Last year, I decided that I was fed up – sick to the back teeth – of not actually knowing anyone else who writes (or tries to write) genre fiction, or even reads genre fiction. To that end, I swallowed my terrible nervousness at the prospect of introducing myself to people and having nothing to say after that point and signed up to go to Alt.Fiction.
In my mind, it could have gone either way. What I didn’t count on was the community being completely receptive to the prospect of people who just rock up and say “hi”. When I went to NewCon later in the year, I knew a few people by name and more by sight, and when I signed up for Eastercon, I was quite safe in the knowledge that there would be no shortage of conversation.
So one year on I signed up for Alt.Fiction again, except this time I was actually going with the expectation of knowing people there.
Warning: picture spam incoming.
Two people I was really looking forward to seeing were Adele (@hagelrat) and Vick (@vclinde). For a start, they both bake, and there was certainty that they had turned up with delightful baked goods in tow. As it turned out, they had. Adele had produced coffee muffins and shortbread (amongst other things) and Vick was touting a mix of vanilla/mint and coffee fudge. There was maximal deliciousness.
Also, it turned out I had forgotten the SD card for my camera, which wasn’t my brightest move ever. Luckily, Vick had one to hand and was happy to let me use it to take pictures with. She was less happy that I attempted to take a picture of her, as can be seen here:
Ridiculous, really, considering how pretty she is.
I also met up with the lovely Mark Yon, who I hadn’t seen since the last Alt.Fiction but strangely it felt as if no time at all had passed since we last said hello.
Mark. He reviews books in between chuckles and the occasional guffaw.
I also saw Susan Boulton, who I sadly did not get enough time to talk to with all my rushing around going to panels and whatnot. She seemed to cope marvellously, nonetheless.
When you see Susan, you should always ask how her editing is going. It’s her favourite question.
Presented without comment, Sam and Charlotte.
The panel/podcast/workshop roster was very good, I thought – it was quite varied and there seemed to be an effort to avoid clashes of particular interest (e.g. scheduling two sessions on similar topics at the same time). I went from Military SF in one session to a workshop on characterisation (with the ever-lovely Kim Lakin-Smith presiding) to the ubiquitous (but well-attended) panel on publishing to…raffle anarchy.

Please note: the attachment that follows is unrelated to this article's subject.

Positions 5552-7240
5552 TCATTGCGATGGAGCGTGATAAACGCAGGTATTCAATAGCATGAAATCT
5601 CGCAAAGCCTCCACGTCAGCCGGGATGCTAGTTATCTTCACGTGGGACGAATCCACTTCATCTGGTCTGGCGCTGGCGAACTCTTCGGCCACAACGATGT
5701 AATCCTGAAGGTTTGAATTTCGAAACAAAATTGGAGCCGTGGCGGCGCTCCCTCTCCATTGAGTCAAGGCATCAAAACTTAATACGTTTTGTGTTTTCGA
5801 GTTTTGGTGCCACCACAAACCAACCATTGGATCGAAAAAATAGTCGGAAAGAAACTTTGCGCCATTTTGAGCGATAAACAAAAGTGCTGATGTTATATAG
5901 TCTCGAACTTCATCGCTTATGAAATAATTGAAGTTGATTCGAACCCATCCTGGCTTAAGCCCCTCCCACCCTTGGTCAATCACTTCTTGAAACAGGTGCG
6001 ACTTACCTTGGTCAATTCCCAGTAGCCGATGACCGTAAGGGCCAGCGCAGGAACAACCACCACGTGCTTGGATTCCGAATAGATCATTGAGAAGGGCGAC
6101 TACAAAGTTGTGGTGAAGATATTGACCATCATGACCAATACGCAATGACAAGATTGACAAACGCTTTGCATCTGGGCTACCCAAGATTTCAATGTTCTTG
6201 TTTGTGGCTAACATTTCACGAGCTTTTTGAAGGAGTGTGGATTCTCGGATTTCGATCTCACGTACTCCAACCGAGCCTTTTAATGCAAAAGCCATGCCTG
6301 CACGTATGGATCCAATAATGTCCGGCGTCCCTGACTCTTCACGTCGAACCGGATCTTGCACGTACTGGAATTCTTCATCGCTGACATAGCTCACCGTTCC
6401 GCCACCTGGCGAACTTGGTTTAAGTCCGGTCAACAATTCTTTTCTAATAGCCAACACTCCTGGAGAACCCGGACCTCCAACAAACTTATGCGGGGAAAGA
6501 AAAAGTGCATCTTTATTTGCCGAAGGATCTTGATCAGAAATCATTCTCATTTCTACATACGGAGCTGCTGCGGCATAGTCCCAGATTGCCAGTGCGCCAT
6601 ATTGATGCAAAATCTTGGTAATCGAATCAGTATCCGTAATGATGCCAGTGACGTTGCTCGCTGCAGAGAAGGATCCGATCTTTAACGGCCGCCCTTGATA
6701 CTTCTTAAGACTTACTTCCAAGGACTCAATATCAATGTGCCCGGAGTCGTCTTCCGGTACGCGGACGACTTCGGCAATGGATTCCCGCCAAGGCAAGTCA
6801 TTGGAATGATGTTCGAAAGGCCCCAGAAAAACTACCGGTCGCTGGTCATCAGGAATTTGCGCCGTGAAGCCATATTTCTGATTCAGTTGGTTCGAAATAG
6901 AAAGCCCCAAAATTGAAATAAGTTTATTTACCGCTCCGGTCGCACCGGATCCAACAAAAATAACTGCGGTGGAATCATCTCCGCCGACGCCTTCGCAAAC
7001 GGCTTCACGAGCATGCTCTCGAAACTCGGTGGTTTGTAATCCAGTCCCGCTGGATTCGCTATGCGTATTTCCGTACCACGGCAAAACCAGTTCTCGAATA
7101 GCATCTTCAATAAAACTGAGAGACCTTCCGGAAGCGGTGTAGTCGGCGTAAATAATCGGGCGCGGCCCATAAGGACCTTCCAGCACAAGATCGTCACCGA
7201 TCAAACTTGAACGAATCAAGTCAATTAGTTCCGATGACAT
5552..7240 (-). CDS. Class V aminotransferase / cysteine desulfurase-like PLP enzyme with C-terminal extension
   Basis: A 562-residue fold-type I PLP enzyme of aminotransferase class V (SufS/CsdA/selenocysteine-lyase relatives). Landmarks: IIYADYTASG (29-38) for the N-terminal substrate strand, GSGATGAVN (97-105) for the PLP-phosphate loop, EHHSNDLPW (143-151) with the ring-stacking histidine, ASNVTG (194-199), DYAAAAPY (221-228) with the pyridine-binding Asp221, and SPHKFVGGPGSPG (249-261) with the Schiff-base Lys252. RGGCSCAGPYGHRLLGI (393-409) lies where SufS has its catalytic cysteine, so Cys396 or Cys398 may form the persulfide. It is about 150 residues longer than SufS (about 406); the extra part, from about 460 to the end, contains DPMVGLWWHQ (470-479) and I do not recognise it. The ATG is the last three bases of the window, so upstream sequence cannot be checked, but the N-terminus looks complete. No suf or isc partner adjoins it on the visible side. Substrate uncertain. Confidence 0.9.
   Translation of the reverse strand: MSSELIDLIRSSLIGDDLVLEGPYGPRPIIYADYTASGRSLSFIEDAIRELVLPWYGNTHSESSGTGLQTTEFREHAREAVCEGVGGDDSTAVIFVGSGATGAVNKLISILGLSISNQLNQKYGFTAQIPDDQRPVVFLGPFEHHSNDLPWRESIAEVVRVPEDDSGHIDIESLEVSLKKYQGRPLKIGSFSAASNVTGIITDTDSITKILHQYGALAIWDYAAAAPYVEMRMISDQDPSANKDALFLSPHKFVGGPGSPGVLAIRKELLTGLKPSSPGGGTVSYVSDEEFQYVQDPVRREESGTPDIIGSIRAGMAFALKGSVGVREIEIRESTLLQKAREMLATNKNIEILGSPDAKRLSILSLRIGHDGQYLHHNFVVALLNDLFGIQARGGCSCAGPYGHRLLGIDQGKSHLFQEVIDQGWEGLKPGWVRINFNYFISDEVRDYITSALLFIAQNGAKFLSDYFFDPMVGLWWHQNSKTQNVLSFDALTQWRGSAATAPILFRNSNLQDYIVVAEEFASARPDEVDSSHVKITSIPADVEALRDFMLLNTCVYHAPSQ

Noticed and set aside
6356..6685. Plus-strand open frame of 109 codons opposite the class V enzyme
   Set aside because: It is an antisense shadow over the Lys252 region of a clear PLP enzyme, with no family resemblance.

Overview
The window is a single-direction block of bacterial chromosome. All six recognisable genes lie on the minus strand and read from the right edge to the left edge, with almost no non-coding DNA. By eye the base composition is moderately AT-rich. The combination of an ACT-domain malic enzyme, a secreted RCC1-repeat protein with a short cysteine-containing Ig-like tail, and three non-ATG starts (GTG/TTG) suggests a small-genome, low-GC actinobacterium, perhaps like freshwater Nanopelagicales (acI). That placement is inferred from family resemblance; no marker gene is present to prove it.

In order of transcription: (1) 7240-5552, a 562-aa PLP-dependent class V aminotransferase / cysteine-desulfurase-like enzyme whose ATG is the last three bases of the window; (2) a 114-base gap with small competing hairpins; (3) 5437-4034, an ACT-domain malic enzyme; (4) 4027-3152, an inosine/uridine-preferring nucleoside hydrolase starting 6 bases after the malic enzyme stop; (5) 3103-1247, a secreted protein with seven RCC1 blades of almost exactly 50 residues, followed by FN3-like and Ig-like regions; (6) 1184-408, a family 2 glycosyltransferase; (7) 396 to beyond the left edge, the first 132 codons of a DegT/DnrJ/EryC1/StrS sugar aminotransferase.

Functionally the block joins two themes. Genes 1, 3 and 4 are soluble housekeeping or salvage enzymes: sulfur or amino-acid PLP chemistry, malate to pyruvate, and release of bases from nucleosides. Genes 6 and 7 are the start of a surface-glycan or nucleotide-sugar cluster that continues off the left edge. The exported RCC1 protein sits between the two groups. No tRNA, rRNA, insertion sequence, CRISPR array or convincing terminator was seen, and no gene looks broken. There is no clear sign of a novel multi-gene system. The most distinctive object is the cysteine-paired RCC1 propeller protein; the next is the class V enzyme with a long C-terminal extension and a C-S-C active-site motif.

Whether due to inebriation, hangover, or simple chaotic-neutral alignment, Guy Adams and Sarah Pinborough MC’d the raffle with a spontaneous and brilliant double-act full of double entendre, single entendre,* mockery, jealousy, tomfoolery, and hilarity. I didn’t win shit, but it was a fantastic half hour nevertheless.
Sarah: “Have a rummage in my box, Guy.”
Guy: “Doubt I’ll find a ticket.”
Saturday night was great, although I always get the feeling that I’m letting the side down when I go to bed before midnight. I know of at least one person who was up past four, so it stands to reason there were more. Still, it was a good decision as the radiator in our room turned on around 5.30 am, to the point that by 6 am it was impossible to stay inside any longer. We wandered around for a while in search of early breakfasts, and then I left Lisa to her wool-based shenanigans while I went back for the Sunday session.
The Writer’s Life panel was very good, with a surprisingly alert Sarah Pinborough unfortunately juxtaposing herself against an art installation that depicted scenes of destruction and ruin, and an amazing level of attendance for so early on the second day.
I got to go to a cracking workshop with Dan Abnett, who delivered not so much a workshop as a one-man panel, but that was completely okay because he’s a fantastic racounteur and was happy to just fire ideas and thoughts about the process of putting fiction together at us for nigh-on seventy minutes.**
Later on, I got to hang out with the ever-entertaining and entirely brilliant Tom Hunter, who had turned up to the Sunday dressed as a rock star, and the heroes of Twitter that are Jennifer Williams (@sennydreadful) and Adam Christopher (@ghostfinder).
“Why are you photographing me? Why?”
Conversation or coffee – it is one or the other, there is no middle ground
Facial hair is mandatory at Alt.Fiction. No-one told me.
I then got to sit down with Dan Abnett, Jennifer, Adam and Anne Lyle (@AnneLyle) and just chat for an hour (mostly old tv show and movie banter) before the final panel on How to publicise your writing with Tom, Adam, Jon Weir and Jenni Hill.
To be brutally honest, my writing hasn’t really gone places in the last year. It’s got better, certainly, and I’ve definitely improved at seeing projects through, but with work commitments piling up one on top of the other I’ve not been able to put in the time and effort that would see it anywhere near the point of needing publicity. I’ve got some short stories out in the ether waiting for rejection notices, but it’s nothing to crow about.
Tom’s overarching point of the panel was, for me, the point of the trip. Alt.Fiction wasn’t about me turning up to sell myself – it was about me turning up to meet with some really nice people who, in spite of the fact I very rarely see or speak to them, have in the space of a year become my friends.
Addendum – I will update links and twitter names tomorrow. I apologise to everyone I’ve missed off, I’m just so tired and I need to go to bed now.
*Gag of the day being Adams’s offer to “sign” a book by ejaculating into the middle section.
**yes, he ran over…and no-one minded at all.